James Franco probably thought being a multi-hyphenate performer and artist seemed pretty great. That was before he agreed to be the subject of this year’s Comedy Central roast, which was taped Aug. 25 at Culver Studios.
“Who is the real James Franco?,” teased Franco’s “Freaks and Geeks” and “This is the End” co-star. “Is he an artist? Is he an actor? Is he a scholar? He’s tough to pin down. Although I’ve heard many guys have been able to do it.”
Sarah Silverman said that, to be fair, Franco might not have a sexual preference because “he literally can’t open his eyes to see who he’s fucking” and that he was inspired to make his upcoming film “Interior: Leather Bar” after he “ate a giant bag of dicks hosting the Oscars.”
Franco’s many talents were also red carpet fodder, with fellow “Freaks and Geeks” alums Samm Levine and Busy Philipps speculating on his next career ambitions – he would like to see Franco conquer ballet or the Harlem Globetrotters while she thought the Palo Alto native could help design the California High-Speed Rail super train.
As is the format for these events, those onstage were just as vulnerable to jabs as the honoree. Jonah Hill’s weight fluctuation, Aziz Ansari’s recent $3.5 million book deal, Andy Samberg’s new TV show “Brooklyn Nine-Nine,” Natasha Leggero‘s relative lack-of-fame, Nick Kroll‘s semitic heritage and Bill Hader’s T-Mobile commercials all became punch lines.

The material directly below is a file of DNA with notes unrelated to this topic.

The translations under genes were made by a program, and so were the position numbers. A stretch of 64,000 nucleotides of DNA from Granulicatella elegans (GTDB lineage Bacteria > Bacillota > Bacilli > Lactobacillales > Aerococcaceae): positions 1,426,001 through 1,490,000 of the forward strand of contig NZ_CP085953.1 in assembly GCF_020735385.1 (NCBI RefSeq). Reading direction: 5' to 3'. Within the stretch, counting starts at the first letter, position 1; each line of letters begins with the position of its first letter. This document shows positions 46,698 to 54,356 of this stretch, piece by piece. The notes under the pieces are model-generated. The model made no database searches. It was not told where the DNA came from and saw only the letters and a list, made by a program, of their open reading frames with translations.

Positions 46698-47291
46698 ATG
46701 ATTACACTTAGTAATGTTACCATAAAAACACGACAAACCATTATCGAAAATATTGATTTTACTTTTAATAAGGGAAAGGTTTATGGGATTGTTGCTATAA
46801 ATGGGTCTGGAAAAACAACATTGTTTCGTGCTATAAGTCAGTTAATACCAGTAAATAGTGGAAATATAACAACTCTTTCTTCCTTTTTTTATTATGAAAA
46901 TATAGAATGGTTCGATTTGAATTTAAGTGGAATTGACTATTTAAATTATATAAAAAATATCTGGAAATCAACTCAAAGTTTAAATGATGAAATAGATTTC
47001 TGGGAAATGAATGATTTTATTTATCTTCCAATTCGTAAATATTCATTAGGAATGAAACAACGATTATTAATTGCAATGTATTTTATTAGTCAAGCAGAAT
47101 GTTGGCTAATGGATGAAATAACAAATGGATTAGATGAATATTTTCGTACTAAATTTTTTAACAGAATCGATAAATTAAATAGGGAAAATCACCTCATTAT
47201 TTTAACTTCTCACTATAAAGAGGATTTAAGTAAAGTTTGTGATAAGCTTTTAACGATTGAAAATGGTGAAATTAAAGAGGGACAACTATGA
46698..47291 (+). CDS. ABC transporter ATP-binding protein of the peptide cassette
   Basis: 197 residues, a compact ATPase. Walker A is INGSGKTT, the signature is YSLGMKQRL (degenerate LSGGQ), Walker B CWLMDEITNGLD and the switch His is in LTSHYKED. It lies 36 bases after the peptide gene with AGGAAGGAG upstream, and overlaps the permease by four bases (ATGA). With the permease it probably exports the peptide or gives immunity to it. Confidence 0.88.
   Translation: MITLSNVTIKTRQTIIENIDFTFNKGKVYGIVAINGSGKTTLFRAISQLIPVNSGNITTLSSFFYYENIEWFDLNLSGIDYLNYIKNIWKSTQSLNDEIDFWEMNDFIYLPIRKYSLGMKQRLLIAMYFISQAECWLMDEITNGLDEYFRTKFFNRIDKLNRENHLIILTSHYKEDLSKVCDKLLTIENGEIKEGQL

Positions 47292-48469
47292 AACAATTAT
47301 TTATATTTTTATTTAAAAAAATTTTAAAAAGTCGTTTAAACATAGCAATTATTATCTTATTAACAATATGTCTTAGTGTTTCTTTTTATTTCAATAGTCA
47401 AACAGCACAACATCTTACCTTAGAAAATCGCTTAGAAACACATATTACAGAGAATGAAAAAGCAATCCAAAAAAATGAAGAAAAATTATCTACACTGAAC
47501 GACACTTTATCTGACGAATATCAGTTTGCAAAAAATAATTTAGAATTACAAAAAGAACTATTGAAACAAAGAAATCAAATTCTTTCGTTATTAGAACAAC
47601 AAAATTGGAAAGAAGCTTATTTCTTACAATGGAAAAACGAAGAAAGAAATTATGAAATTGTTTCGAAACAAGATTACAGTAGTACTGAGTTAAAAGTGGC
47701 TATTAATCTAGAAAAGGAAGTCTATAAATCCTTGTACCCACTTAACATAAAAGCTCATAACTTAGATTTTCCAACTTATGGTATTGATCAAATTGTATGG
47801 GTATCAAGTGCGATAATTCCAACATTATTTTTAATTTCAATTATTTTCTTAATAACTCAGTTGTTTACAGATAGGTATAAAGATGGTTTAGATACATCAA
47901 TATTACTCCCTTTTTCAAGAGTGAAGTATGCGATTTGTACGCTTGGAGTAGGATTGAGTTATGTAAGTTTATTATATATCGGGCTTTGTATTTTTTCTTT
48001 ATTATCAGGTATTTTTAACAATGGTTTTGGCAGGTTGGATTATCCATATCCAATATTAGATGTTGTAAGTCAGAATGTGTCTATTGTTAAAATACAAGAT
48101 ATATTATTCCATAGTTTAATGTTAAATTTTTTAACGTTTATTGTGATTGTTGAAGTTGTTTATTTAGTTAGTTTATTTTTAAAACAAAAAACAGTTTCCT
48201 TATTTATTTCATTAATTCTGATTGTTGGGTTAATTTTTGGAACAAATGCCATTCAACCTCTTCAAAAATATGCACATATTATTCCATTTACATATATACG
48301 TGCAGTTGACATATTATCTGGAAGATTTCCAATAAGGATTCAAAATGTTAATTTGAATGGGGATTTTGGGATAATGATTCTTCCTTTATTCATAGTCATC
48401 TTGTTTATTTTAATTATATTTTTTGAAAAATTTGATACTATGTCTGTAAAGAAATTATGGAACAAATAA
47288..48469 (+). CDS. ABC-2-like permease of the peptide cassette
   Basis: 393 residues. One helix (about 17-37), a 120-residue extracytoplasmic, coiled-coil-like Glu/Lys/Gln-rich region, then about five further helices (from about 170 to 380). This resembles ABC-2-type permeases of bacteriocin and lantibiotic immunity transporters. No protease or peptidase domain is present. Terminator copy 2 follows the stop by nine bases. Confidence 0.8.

Jeffrey Ross, a Roast staple who came dressed as Franco’s “Spring Breakers” character — complete with women in neon bikinis and ski masks – complimented Rogen’s charitable work: “You lend yourself to two causes: Alzheimer’s research and marijuana legalization; that’s the two groups who forget you play the same character in every fucking movie. Twitter offers 139 more characters than Seth Rogen.”
Despite an evening in the hot seat, Franco was kind when it was his turn to give everyone their comeuppance, apologizing specifically to Hill for the weight jokes.
“All night I’ve had to sit here and listen to everyone’s jokes, pretending to be amused by them,” he said. “But in reality, the joke’s on all of you. This is not a roast. This is my greatest, most elaborate art installation ever. I’m not the real guest of honor, these aren’t real comedians and we’re not even on a real network.”
The Roast of James Franco airs on Sept. 2 at 10 p.m. on Comedy Central.